Don’t Ask; if You Don’t Want to Hear the Answer

I am always surprised when someone asked me for advice and then takes my reply as a personal attack. I am a web programmer in RL, for a simi large company and I handle the full life cycle for our different web programs. One of the things I have learned to do well is ask the right questions to really learn what it is that the requester wants. Sometimes this is easy as the request is fairly straight forward. But most of the time I am asked for X, but they really want something that is mostly X but has a lot of Y and some Z. But with out my prodding at the front end during the planing stage I would have another request on my desk in a few weeks to a month asking to add Y and maybe Z and the protect never really completes. Better to make everyone thing it through really carefully and to do the work just once.

This comes up more often then you would think. Some times I get asked to take a look at builds from you guys. And I am always happy to do so. You can email me samius @ ddococktailhour.com and I will take a look.

And from guildies and other friends. Tobril and I have had more “arguments” via email talking about builds then we have had about every other topic together; Including if girl X is hot or not.

So a friend emails me about building an artificer/ half elf arcane archer. This was my reply:

Why?

Xbows and Arrows don’t mix.

Rune Arms and bows don’t mix.

Now I meant “Why?” from a place of curiosity. Because if it was to have a dominate range build I could half see it see something. Enough ranger for Manyshot, enough monk for Ten Thousand Stars, and the rest artificer. Some kind of punch for ki, Ten Thousand Stars, Manyshot, Ten Thousand Stars swap to a repeater/arm until Manyshot is back or back to punching for ki to start again or using the one of the artificer’s Manyshot thing.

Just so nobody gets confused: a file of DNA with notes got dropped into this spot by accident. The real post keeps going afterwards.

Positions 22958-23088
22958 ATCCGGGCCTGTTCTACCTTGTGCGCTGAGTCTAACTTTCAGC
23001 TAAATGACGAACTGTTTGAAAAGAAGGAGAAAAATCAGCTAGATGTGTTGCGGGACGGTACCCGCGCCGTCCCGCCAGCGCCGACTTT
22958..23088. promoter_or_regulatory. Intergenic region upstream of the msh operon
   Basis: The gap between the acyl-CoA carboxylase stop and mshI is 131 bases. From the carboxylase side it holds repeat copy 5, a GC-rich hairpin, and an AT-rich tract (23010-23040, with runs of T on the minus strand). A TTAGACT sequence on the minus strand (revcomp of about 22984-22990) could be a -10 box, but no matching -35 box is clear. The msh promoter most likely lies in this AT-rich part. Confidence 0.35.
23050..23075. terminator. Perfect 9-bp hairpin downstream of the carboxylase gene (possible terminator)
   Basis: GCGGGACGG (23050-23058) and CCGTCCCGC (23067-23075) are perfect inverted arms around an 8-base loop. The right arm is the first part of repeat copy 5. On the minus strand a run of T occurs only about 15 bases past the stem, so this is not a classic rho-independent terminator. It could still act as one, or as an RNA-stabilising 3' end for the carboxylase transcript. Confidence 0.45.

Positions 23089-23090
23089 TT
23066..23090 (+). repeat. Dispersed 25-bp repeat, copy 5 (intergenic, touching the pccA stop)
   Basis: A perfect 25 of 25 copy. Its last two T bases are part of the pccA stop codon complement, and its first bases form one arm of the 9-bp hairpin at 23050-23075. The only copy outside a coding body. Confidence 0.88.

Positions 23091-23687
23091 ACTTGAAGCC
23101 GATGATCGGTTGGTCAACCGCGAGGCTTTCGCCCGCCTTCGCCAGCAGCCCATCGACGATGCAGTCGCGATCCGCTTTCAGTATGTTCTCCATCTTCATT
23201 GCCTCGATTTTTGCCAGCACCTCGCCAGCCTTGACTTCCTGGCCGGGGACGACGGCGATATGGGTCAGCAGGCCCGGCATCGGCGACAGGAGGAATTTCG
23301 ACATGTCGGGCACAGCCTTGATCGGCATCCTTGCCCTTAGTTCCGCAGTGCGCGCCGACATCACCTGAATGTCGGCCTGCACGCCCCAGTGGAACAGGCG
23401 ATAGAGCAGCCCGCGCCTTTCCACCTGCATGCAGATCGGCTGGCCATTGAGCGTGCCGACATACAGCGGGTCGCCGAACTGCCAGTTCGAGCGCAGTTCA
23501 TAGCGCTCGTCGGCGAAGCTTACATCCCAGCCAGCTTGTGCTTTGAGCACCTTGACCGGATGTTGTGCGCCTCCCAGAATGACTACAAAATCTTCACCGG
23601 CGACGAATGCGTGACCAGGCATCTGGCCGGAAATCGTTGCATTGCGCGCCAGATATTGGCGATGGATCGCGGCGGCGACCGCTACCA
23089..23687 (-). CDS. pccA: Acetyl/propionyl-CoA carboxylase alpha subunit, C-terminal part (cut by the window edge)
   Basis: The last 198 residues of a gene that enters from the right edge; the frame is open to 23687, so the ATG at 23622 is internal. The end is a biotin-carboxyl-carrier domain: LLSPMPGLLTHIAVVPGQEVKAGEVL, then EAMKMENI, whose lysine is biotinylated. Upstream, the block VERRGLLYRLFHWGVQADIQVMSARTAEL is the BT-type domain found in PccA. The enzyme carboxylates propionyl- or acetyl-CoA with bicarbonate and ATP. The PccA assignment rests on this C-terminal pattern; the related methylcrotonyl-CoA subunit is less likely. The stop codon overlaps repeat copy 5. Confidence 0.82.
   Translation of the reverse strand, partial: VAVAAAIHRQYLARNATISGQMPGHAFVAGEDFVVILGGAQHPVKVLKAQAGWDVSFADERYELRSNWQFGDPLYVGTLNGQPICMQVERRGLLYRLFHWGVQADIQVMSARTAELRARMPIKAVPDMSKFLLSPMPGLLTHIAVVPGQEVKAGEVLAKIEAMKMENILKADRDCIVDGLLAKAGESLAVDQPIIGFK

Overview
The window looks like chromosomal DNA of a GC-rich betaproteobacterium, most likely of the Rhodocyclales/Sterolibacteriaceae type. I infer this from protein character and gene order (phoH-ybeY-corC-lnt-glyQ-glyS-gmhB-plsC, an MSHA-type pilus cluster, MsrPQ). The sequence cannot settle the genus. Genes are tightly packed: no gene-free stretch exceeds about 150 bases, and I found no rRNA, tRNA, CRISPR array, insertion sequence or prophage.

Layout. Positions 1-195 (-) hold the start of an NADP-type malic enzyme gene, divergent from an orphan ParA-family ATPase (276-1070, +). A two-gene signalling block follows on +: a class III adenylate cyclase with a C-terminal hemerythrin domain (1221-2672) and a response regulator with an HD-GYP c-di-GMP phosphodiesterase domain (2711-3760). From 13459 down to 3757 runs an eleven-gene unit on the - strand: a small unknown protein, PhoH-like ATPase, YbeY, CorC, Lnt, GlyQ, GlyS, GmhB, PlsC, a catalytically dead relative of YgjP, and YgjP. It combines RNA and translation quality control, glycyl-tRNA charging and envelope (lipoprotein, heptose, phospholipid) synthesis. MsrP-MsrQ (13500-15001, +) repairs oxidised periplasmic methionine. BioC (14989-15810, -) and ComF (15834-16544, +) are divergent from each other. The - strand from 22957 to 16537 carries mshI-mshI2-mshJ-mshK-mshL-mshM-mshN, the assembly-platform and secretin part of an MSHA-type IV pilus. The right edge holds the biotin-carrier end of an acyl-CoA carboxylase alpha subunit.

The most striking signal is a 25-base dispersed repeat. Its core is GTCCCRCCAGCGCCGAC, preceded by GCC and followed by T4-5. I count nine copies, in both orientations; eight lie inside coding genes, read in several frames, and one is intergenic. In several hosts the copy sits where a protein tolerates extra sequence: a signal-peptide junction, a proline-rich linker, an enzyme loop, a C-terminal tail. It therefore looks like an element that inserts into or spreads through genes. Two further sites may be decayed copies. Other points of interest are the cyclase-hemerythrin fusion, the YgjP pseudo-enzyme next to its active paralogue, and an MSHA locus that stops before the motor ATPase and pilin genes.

But with out the “why” of a build I can’t help suggest changes or build options.

When I have an idea for a build I talk to Tobril. He is my sounding board. Often he replies like I do, asking pointed questions to get me to think more about what I am trying to do. Sometimes the best thing he can do is call a build a vale build. Meaning content up to and including the vale will be easy. But when the build is really tested past the vale it most likely will fail.

That is the prompt to prove with numbers that it can stand on its own legs. If not then it goes into the scrap heap. I remember back when I was trying to get the Bowonk out. He and I went back and forth for a long time after he said that it might be a vale build.

Not long ago I was re-sharing an updated bowonk build to include 10kS and he replied “Seriously though, I think this design is kinda neat” I think I may have finally won him over.

Now we are talking about another monk/pally build. Hey….

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4 thoughts on “Don’t Ask; if You Don’t Want to Hear the Answer

  1. Sorry Jerry, but the problem with Drow is that they are extremely tasty and as a result monsters tend to go to extra lengths to eat them.

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